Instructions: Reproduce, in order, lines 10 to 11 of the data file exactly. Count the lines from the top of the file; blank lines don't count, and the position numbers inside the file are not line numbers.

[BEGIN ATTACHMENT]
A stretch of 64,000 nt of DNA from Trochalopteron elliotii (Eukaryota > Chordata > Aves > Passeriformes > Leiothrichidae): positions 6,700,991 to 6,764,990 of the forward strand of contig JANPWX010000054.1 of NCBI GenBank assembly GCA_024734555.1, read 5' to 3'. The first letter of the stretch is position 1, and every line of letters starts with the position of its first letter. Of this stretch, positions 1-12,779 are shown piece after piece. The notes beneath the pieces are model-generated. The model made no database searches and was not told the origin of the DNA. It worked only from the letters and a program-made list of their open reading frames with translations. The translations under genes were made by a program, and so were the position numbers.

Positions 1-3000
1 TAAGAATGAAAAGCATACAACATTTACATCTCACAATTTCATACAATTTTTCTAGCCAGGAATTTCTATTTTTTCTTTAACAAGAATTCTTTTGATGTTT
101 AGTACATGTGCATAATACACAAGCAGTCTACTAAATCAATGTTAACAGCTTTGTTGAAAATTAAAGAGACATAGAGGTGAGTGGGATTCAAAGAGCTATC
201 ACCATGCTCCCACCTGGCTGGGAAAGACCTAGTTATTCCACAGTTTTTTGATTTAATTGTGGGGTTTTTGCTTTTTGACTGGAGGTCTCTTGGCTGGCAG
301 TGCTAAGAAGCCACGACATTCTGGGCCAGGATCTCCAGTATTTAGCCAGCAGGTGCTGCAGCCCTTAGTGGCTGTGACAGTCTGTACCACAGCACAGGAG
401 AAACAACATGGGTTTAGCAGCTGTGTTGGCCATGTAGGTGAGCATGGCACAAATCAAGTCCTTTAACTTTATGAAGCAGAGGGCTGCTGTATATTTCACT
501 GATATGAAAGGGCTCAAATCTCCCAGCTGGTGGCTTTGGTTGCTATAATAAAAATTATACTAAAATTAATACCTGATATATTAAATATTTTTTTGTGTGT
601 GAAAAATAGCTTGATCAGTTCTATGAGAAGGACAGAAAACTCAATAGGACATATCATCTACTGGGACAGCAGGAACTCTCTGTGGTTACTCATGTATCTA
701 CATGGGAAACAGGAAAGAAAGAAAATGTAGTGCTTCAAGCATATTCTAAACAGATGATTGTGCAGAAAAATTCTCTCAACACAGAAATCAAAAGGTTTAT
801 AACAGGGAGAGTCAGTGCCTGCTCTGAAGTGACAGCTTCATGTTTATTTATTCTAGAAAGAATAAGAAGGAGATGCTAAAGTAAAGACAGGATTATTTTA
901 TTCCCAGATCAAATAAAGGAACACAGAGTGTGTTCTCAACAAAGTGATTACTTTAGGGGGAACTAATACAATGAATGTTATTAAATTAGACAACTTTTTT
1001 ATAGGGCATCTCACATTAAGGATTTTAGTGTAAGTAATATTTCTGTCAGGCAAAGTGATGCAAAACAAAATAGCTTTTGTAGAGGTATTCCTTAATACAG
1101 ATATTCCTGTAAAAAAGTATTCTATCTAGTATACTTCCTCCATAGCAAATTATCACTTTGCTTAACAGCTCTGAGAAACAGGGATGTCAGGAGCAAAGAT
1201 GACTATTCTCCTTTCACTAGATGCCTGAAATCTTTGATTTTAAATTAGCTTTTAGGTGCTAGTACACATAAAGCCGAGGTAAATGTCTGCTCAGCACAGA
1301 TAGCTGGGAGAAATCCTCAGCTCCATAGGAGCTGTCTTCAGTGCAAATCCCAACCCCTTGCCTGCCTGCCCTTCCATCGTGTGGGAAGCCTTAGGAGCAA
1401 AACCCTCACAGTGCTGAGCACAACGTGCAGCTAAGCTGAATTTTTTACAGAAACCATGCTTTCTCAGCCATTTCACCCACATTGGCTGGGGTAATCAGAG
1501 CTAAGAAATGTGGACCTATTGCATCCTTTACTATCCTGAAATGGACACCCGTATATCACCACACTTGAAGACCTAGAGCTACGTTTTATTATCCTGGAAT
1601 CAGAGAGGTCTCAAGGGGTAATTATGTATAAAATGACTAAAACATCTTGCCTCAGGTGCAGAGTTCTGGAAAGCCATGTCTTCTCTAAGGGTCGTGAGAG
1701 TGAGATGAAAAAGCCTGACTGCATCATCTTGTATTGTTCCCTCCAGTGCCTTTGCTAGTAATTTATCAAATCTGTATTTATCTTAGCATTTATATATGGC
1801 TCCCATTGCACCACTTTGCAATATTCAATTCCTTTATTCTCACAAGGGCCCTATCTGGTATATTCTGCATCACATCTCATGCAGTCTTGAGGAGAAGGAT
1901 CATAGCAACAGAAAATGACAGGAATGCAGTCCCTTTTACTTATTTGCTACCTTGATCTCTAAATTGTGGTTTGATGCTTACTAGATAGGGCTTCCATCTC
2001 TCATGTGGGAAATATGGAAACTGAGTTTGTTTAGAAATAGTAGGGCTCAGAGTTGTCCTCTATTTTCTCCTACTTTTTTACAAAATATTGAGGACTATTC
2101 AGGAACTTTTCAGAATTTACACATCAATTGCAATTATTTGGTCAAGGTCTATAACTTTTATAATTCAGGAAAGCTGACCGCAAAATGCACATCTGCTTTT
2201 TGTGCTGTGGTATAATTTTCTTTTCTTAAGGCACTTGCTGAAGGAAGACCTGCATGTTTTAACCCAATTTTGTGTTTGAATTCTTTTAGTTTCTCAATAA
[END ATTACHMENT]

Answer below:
701 CATGGGAAACAGGAAAGAAAGAAAATGTAGTGCTTCAAGCATATTCTAAACAGATGATTGTGCAGAAAAATTCTCTCAACACAGAAATCAAAAGGTTTAT
801 AACAGGGAGAGTCAGTGCCTGCTCTGAAGTGACAGCTTCATGTTTATTTATTCTAGAAAGAATAAGAAGGAGATGCTAAAGTAAAGACAGGATTATTTTA